Lou Bird's at 18th and Lombard is participating in Fall Restaurant Week

💌 Love Philly? Sign up for the free Billy Penn email newsletter to get everything you need to know about Philadelphia, every day.

Almost every big event in Philadelphia has been canceled since the pandemic hit March, from Made in America to the Mummers Parade to the Broad Street Run. But the Center City District is pressing on with Fall Restaurant Week, which is set for September 13 to 25.

The twice-annual promotion, where diners can order a three-course meal from a limited menu for a fixed price, usually brings out more than 150,000 people.

This year, obviously, will be different. Participation among restaurants has dropped by a third — instead of the usual 120+ spots joining in, this year’s list has just 80, as proprietors struggle with reinventing their business to follow coronavirus safety guidelines.

Some restaurateurs are looking forward to it as a beacon of normalcy.

“Restaurant Week signals the return of so many of our local regulars who may have been away for the summer,” said Ellen Yin, co-owner of High Street Hospitality, which runs Fork in Old City and a.kitchen in Rittenhouse. “This year might be a little different, but we are looking forward to seeing them — masked of course.”

Restaurant owners’ desire to go forward despite the pandemic is exactly why it’s happening, according to CCD president Paul Levy.

“The decision to have the event was made in July after speaking with restaurants about their interest and the responses were greatly in favor of having Restaurant Week,” Levy told Billy Penn.

The promotion originated in 2003 as a way to bolster businesses’ bottom line and generate tax revenue during typically slow periods. The $35 menus drive up traffic for lunch and dinner, and the higher-than-usual volume allows restaurants to make a profit despite the fixed price.

On the other side, many industry workers have long regarded Restaurant Week with trepidation.

In normal years, social media is replete with complaints about server maltreatment and lower-than-usual tips during the promotion, which brings out people who might not usually go to restaurants. This time, workers also find themselves in the precarious position of having to spend hours weaving through tables where masks are not being worn.

Some bartenders, restaurant owners and industry advocates have been critical on social media about plans to move ahead with the event.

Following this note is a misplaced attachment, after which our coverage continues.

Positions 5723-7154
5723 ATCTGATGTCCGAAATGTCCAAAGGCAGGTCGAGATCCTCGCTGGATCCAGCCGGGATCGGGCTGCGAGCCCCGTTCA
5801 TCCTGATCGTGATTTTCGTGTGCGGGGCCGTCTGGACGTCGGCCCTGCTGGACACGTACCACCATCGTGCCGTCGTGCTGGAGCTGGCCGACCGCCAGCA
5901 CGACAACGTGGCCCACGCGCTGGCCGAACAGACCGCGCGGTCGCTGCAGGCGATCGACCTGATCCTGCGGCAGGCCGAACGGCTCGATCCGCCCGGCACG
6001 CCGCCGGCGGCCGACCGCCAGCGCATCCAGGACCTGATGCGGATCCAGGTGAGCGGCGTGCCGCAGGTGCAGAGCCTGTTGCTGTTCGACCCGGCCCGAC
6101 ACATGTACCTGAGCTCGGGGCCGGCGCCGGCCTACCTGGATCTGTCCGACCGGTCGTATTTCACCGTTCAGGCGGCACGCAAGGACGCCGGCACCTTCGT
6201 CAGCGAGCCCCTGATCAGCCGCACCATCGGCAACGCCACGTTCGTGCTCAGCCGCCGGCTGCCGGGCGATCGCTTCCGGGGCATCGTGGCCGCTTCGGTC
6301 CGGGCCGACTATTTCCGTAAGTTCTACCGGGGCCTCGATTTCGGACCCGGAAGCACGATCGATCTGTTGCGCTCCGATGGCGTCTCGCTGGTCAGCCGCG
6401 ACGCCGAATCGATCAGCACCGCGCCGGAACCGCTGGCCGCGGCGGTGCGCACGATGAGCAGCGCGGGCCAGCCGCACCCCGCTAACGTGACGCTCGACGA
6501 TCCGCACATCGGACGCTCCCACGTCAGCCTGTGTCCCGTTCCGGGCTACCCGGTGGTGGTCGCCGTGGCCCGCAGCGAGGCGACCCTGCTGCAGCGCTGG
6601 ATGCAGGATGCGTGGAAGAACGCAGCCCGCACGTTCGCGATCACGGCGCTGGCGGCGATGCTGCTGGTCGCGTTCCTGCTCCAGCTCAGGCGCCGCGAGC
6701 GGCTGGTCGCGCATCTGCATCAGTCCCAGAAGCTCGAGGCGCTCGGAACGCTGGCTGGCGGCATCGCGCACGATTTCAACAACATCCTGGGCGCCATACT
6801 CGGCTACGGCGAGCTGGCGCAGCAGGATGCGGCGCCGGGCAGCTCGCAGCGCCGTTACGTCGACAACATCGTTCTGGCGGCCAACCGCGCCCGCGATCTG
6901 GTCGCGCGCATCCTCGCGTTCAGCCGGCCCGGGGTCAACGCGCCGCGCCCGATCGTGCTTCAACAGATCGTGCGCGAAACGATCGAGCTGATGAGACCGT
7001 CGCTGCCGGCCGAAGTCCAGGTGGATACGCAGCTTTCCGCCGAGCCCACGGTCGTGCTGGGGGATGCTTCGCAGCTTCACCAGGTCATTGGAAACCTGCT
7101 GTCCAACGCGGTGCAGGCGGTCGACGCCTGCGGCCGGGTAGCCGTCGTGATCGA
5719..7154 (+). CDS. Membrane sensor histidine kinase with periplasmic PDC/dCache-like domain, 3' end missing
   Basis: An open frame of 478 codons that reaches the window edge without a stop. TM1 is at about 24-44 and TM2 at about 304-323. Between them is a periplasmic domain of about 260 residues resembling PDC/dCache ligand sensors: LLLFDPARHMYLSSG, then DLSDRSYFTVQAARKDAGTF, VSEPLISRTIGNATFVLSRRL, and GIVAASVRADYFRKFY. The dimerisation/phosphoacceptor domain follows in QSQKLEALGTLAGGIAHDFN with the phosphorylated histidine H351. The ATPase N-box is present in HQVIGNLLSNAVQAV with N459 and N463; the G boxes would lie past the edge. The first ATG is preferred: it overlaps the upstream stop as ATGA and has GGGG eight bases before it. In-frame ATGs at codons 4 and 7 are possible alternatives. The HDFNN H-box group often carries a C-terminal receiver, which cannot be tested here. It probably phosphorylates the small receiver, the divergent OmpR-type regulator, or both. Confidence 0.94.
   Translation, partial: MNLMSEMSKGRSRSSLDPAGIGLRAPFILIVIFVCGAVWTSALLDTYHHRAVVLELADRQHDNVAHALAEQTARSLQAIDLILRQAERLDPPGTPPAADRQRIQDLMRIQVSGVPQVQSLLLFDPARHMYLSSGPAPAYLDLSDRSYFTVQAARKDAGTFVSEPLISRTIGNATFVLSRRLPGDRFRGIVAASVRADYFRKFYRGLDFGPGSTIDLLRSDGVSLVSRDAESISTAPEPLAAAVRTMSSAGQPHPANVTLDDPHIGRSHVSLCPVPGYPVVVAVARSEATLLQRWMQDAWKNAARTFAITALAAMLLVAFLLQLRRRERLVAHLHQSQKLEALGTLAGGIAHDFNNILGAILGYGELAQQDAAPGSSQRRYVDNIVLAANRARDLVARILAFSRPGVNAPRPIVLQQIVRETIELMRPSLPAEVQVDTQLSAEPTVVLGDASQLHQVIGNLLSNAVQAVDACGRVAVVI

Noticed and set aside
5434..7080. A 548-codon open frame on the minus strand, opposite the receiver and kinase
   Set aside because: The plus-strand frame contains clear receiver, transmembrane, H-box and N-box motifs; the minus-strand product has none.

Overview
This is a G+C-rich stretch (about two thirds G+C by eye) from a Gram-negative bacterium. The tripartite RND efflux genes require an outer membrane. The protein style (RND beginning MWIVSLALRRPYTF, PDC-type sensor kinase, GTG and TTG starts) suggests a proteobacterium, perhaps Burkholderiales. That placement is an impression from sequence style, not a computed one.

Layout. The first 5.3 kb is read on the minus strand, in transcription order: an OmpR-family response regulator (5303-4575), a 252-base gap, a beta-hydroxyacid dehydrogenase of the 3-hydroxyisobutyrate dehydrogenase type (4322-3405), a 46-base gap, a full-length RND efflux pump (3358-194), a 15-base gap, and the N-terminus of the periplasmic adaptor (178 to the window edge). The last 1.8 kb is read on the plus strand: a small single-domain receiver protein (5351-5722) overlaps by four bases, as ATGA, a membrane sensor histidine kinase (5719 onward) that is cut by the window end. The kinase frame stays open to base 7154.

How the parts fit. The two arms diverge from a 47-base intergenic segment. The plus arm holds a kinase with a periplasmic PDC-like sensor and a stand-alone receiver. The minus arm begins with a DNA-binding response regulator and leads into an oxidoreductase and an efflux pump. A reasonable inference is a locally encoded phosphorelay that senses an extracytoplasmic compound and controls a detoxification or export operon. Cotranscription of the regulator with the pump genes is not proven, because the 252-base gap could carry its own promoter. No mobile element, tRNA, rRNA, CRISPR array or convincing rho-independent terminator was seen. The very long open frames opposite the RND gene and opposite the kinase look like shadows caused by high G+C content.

“Restaurant week won’t save our industries,” a local group called the Coalition for Restaurant Safety and Health posted on Twitter, adding, “haphazardly reopening indoor dining won’t either.”

Although the event begins a few days after the city allows indoor dining to restart for the first time since March, the Health Department did not consult with the Center City District on dates — or even give advance notice, per CCD president Levy.

“It is up to each restaurant to determine whether they want to open indoors and have the space and layout to do so safely,” Levy said. “The CCD is strongly recommending to all participating restaurants that Restaurant Week benefits only apply to outdoor dining and takeout.”

Levy didn’t have an estimate as to how many participating restaurants would offer indoor dining. Yin, of High Street Hospitality, said there will only be one indoor table at Fork, and two tables at a.kitchen

It’s a way “to dip our toe in the waters and then grow from there,” she said. “At a minimum a few indoor tables will allow us a rain plan.” Takeout options will also be available.

Tria, which operates three Center City locations, is one of the Philly restaurant groups that has no plans to open its dining rooms on Sept. 8 because of restrictions that come along with the lifting of the ban.

“The 25% capacity isn’t worth jumping at,” owner Jon Myerow said. “We have one restaurant where we’d be able to serve 6 guests. That’s not a restaurant — that’s a dinner party.”

Tria doesn’t usually participate in Restaurant Week anyway, Myerow noted.

It’s always an opt-in experience for Center City’s 500-some restaurants, CCD president Levy emphasized. Places that don’t feel comfortable or see the economic benefit aren’t being strong-armed in any way, he said.

“We want the experience to be comfortable and enjoyable for customers and we want it to be safe for workers while keeping hospitality workers employed and businesses open,” Levy said.

“Philadelphia has had more than two months of successful experience with safe outdoor dining and recent successes with street closures and we want to build on that success.”

Max Marin (he/him) was Billy Penn's investigative reporter from 2018 to 2021. A graduate of Temple University, he has produced award-winning journalism on local politics, criminal justice, immigration...